The Conversion of Paul and its Impact on Christianity

May we follow Paul’s example of perseverance, boldness, and sacrifice in spreading the gospel to new generations.

The apostle Paul’s conversion was a pivotal point for the early Christian church. Born Saul of Tarsus, he was an avid persecutor of Christians until he met Jesus Christ on the road to Damascus. His encounter with Jesus changed Paul and inspired him to become one of the most influential evangelists and missionaries for the gospel.

Paul’s conversion and subsequent ministry provide valuable insights into the early church. The following post examines critical factors surrounding Paul’s conversion, how it impacted the growth of Christianity and lessons from Paul’s story that we can apply to our faith today.

Saint Paul, Saint Paul's Cathedral, Rome
Saint Paul, Saint Paul’s Cathedral, Rome

Saul’s Background as Persecutor of Christians

Saul of Tarsus was a Roman and devoted Pharisee who zealously persecuted the early Christian church. Saul adhered strictly to the Mosaic Law and Jewish traditions as a Pharisee. He saw the teachings of Jesus Christ and his followers as a threat to traditional Judaism. The Bible records Saul’s presence at the stoning of Stephen, one of the first Christian martyrs, and notes, “Saul was consenting to his death” (Acts 8:1). Immediately after Stephen’s stoning, Saul “made havoc of the church, entering every house, and dragging off men and women, committing them to prison” (Acts 8:3). As a passionate defender of Judaism, Saul inflicted great suffering upon the early Christian community in Jerusalem.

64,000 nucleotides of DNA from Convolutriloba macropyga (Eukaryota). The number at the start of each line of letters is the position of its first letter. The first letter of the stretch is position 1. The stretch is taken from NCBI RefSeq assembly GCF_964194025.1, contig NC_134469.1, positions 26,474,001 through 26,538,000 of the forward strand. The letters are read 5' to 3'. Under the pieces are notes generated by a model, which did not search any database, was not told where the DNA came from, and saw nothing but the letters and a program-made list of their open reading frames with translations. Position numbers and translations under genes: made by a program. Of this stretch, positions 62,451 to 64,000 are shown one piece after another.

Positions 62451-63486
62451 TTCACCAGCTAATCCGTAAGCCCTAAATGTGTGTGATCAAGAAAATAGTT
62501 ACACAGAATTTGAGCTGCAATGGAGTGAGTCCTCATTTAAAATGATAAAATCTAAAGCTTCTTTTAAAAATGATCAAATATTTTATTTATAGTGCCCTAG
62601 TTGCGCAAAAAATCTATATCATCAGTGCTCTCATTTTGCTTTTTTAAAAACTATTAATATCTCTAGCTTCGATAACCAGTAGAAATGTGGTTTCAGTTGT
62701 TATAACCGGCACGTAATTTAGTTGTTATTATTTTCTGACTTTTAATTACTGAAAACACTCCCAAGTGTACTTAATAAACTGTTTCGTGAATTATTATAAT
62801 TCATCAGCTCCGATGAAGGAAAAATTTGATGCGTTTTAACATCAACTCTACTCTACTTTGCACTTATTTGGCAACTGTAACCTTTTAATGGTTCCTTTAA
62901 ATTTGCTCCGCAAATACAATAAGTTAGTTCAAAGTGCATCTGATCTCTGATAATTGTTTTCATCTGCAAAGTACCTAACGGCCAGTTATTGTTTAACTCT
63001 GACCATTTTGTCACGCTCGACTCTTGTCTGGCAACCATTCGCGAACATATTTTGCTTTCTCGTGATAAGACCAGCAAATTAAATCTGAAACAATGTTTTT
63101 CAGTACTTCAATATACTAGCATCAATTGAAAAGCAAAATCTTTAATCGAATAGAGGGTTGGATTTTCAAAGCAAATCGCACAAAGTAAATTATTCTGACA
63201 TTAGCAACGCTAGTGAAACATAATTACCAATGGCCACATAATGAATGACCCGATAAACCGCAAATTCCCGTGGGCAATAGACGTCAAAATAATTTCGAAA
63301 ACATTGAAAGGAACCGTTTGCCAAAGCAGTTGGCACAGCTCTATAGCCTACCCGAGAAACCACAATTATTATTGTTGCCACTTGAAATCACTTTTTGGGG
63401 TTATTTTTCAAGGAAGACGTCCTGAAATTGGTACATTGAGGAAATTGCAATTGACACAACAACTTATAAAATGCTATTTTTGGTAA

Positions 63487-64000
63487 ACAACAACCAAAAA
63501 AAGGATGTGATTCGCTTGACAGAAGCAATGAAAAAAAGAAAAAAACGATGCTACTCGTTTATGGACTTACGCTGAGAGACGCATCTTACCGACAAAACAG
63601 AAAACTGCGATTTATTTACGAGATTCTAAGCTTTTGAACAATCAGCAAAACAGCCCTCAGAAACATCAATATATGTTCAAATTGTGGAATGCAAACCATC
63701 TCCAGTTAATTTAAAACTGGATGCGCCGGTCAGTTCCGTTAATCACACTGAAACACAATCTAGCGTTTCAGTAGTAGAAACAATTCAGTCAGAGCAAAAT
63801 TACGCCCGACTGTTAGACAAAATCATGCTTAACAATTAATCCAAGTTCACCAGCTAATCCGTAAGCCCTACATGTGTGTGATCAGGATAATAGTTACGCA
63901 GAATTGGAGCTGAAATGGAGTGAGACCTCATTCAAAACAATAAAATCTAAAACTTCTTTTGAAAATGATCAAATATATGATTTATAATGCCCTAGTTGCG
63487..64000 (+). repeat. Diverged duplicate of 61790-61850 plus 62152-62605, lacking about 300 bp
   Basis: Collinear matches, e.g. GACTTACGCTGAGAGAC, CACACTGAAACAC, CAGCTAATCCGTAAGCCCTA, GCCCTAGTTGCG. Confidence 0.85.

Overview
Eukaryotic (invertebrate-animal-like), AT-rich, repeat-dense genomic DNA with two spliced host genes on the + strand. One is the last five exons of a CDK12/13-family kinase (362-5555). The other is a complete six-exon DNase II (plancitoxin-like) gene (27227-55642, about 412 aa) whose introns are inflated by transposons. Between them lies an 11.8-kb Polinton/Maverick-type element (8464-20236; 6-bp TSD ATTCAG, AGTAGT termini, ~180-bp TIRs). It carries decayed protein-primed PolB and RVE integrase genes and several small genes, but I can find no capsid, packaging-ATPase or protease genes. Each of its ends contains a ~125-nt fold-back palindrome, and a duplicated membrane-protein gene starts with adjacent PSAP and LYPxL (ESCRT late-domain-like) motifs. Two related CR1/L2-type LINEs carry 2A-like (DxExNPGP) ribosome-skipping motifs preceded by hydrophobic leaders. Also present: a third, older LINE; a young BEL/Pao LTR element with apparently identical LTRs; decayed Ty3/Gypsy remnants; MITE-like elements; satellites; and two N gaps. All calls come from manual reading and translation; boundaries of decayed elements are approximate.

The Damascus Road Conversion

The Conversion of Paul 1
The Conversion of Saul. Wood engraving, published in 1894

Saul’s aggressive pursuit of Christians reached a dramatic turning point on the road to Damascus. He was on his way to Damascus to continue his persecution of Christians when a blinding light suddenly flashed from heaven. Saul fell to the ground and heard a voice saying, “Saul, Saul, why are you persecuting Me?” (Acts 9:4). When Saul asked who was speaking, the voice replied, “I am Jesus, whom you are persecuting” (Acts 9:5). Jesus instructed him to proceed to Damascus where he would receive further instructions. Saul was left blind from the intense light. He fasted and prayed in the city for three days, waiting to hear from the Lord.

The Lord then spoke to a disciple named Ananias, instructing him to lay hands on Saul to restore his sight. Ananias was understandably afraid since Saul had persecuted Christians in Jerusalem. But the Lord assured him that Saul was praying and had been chosen to carry the gospel to the Gentiles, their kings, and the people of Israel. Ananias went to Saul, laid hands on him, and said, “Brother Saul, the Lord Jesus, who appeared to you on the road as you came, has sent me that you may receive your sight and be filled with the Holy Spirit” (Acts 9:17). Saul’s sight was restored immediately, and he was filled with the Holy Spirit. He proceeded to be baptized and began proclaiming Jesus in the synagogues of Damascus.

Key Factors in Paul’s Conversion

Several vital factors surrounding Saul’s conversion experience are significant. First, it demonstrates the reality and divinity of Jesus Christ. By personally appearing to Saul, Jesus proved he was God’s resurrected Messiah and Son. Saul realized he had been persecuting the Lord. Second, it shows God’s power to save anyone, regardless of their opposition to the gospel. As a zealous church persecutor, Saul was an unlikely candidate for salvation. Yet God’s grace transformed his heart. Third, Jesus calling Saul to take the gospel to the Gentiles foreshadowed his future ministry reaching the nations. This outsider was chosen to take the good news to both Jews and Gentiles. Finally, the radical change in Saul after his encounter with Jesus is evidence of the genuine spiritual regeneration he experienced. His life was completely turned around.